Some local restaurant owners said a statewide ban on automatically providing customers with straws would be silly, but it wouldn’t suck.

Carrying a bundle of straws in an apron pocket or grabbing a handful is a habit that waiters at Aroy Thai and other Oregon restaurants may soon drop.

The Oregon House passed Senate Bill 90 on Wednesday. It would ban restaurants and convenience stores from automatically including disposable plastic straws with drinks. The bill allows straws to be provided upon individual customer request.

The bill will go back to the Senate for approval on an amendment excluding hospitals and nursing homes before going before Gov. Kate Brown for approval.

Ryan Walker, owner of Aroy Thai restaurant, said the ban won’t really affect the business. It just adds a step for customers who want them.

“I’m initially okay with it, but no straws could be inconvenient for my customers,” Walker said, mentioning specifically lipstick-wearing ladies. “A lot of people don’t use them even when I hand them out.”

The bill also excludes drive-thru orders and convenience stores without room to keep the straws behind the counter.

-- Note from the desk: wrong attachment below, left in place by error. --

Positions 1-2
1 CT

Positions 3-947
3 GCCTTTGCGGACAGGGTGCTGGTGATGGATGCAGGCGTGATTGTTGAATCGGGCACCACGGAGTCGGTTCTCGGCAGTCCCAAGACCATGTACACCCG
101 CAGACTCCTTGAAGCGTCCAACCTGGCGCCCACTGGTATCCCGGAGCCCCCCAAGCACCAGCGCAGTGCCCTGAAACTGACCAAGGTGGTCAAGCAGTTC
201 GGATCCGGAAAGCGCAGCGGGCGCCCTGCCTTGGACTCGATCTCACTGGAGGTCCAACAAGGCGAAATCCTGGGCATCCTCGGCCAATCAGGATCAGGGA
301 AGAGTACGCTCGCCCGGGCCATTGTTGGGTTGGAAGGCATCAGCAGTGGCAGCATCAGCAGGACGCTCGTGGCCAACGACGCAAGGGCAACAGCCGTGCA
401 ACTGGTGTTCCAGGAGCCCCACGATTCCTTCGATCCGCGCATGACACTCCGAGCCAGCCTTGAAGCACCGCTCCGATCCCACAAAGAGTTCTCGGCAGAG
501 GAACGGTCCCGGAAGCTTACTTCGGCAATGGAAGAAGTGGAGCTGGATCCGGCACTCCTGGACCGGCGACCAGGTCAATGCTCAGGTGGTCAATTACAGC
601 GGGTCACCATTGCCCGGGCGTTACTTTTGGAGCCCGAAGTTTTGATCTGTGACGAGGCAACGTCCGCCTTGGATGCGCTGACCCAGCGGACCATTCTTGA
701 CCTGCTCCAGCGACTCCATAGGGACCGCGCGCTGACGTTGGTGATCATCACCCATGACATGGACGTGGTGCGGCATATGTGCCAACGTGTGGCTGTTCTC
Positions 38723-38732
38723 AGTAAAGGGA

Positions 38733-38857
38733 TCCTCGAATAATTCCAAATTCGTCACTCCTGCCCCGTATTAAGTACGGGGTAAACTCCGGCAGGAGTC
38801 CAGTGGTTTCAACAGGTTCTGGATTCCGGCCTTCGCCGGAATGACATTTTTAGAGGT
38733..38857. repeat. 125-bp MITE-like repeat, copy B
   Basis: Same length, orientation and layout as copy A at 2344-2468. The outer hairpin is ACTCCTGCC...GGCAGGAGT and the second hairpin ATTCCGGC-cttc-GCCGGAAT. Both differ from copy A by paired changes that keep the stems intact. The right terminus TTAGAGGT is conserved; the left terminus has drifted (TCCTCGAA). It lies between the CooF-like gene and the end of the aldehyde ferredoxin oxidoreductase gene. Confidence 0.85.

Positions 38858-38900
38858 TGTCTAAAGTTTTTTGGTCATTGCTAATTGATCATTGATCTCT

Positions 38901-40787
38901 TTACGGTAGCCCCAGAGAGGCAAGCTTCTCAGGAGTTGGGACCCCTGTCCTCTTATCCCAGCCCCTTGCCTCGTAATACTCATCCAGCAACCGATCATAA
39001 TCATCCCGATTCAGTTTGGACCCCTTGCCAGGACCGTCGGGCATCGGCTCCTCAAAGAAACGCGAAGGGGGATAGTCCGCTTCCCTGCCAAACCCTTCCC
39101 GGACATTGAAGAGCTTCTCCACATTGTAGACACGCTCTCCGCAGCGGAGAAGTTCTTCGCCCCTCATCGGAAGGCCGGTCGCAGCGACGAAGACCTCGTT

Violators could be fined up to $25 per day, capped at $300 per year.

The law would be enforced by the Oregon Department of Agriculture and Oregon Health Authority, which already regulate food establishments.

Tolly’s Manager Patti Taylor said the bill is a silly way to reduce single use plastics when they are so small.

“There are a lot of bigger things you’d think they’d be focused on,” Taylor said. “Anything but straws.”

The bill is one of three bills addressing plastic waste moving forward this session.

House Bill 2883 would prohibit restaurants, grocery stores, food carts and other food vendors from selling prepared food in polystyrene foam containers. It would take effect Jan. 1, 2021. The bill has been approved by the House and by the Senate Environment and Natural Resources Committee.

House Bill 2509 would ban single-use checkout bags, with some exceptions, and impose a 5-cent fee on reusable bags. It’s been approved by the House and by the Senate Rules Committee, but has not yet been voted on by the full Senate.

Old Soul Pizza owner Ray Bartram said it won’t really affect the pizza parlor much.

“We do very little straws and if we have to adjust, we’re fine,” Bartram said. “We’ll do whatever we have to do. We’ll make it work.”

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Business reporter

Janelle Polcyn is the business reporter at The News-Review, graduated from the University of Texas, and is a podcast enthusiast.

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